Kicking the Late Night Eating Habit Can Help You to Lose Weight

Avoid Mindless Late Night Eating with These Tips

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Are you one of those people that "eat good all day" and then crave snacks after dinner and wind up snacking on whatever you want? Don't worry, you are not alone. Believe it or not, many people who are trying to diet or eat healthier fall into this routine.

The question is whether this habit is a result of something physiological or psychological? Unless your blood sugar is low, the odds are it is psychological and has become a habit.

The habit of eating at night can be detrimental to blood sugar control and can even stand in the way of weight loss. Studies have shown that eating a majority of your calories late at night can prevent you from losing weight.

Impact of Overeating Before Bed 

Eating too much before bed can cause numerous problems, including:

Sleep Disruption

Eating or drinking too much before bed can cause potential heartburn or bathroom visits, thus disrupting sleep. Studies have shown that lack of sleep can negatively impact blood sugars and result in elevated hemoglobin A1Cs.

Lack of sleep can also affect hormones, which regulate feelings of fullness and hunger. Insufficient sleep has been shown to decrease the satiety hormone, leptin, and increase the hunger hormone ghrelin.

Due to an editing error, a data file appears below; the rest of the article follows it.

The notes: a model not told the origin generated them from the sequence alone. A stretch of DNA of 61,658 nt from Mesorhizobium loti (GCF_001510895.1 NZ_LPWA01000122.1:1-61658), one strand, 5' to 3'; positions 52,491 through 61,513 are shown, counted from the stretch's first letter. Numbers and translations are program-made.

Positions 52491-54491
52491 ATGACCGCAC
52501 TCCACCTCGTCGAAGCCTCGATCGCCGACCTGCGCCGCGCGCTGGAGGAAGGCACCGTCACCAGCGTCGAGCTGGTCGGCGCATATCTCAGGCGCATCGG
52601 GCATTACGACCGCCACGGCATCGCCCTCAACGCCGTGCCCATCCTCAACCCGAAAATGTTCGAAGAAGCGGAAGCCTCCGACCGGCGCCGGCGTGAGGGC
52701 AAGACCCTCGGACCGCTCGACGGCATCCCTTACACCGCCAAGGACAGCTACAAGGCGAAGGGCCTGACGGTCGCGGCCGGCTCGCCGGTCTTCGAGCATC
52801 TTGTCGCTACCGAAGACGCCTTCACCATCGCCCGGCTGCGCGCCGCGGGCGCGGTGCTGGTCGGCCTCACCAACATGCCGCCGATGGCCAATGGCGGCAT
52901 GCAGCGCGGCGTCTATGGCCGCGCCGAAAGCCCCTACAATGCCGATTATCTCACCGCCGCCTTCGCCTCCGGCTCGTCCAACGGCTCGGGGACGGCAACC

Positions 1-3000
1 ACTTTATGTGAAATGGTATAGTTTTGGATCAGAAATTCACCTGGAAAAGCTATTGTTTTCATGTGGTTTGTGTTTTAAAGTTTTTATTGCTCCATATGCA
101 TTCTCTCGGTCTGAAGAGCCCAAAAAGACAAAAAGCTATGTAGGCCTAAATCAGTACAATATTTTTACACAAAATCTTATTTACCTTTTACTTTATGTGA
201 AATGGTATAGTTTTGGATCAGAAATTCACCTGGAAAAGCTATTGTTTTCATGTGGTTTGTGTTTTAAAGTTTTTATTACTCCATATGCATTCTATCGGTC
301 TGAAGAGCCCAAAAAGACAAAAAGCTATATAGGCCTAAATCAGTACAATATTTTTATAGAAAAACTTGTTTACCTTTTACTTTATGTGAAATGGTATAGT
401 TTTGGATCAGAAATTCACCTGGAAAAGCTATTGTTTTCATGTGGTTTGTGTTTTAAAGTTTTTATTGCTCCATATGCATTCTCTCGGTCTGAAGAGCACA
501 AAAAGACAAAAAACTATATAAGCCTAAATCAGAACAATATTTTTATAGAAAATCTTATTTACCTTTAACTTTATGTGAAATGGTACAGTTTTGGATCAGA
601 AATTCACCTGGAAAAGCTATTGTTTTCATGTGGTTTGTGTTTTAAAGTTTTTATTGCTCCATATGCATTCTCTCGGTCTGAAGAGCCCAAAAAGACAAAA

If you are not getting adequate sleep, you may feel more hungry throughout the day and take in extra calories, thus causing weight gain. 

Elevated Blood Sugars

Excess carbohydrates in the evening can result in elevated morning blood sugars. It is very difficult to regulate your blood sugar when you start off the day with it being above goal.

The American Diabetes Association recommends that fasting blood sugar (mornings) for most people with type 2 diabetes should range between 80-130mg/dL. If you are waking up with numbers above 130mg/dL, it may be helpful to reduce your carbohydrate intake at dinner and especially before bed.


Below are a some strategies to help avoid overeating before bed.

Eat Regular Meals

One of the best ways to prevent late night eating is to avoid skipping meals. Meal skipping can put you at risk of hypoglycemia (low blood sugar) as well as increase the urge to overeat later on. Aim to eat three balanced meals and an afternoon snack daily. Add snacks in between meals if needed. This will help you to feel less hungry at night. Once you are eating less at night, you likely will feel more hungry throughout the day.

It is often hard to eat breakfast when your last meal or snack took place hours before rising. By reducing intake at night, you can wake up feeling hungry and ready to eat breakfast. Studies have shown that people who eat larger breakfast meals can reduce their weight and HgbA1c levels. Make it a goal to eat breakfast daily.

Remove Your Trigger Foods

Out of sight, out of mind, right? If there are certain foods you gravitate toward in the evening, don't buy them. Try to limit your intake of what you already have in the house and then once you've finished it be sure to avoid purchasing again. If it's not there, you can't eat it. Restock your kitchen with healthy foods. If you need to have a small snack, you want have nutritious and satisfying options to choose from.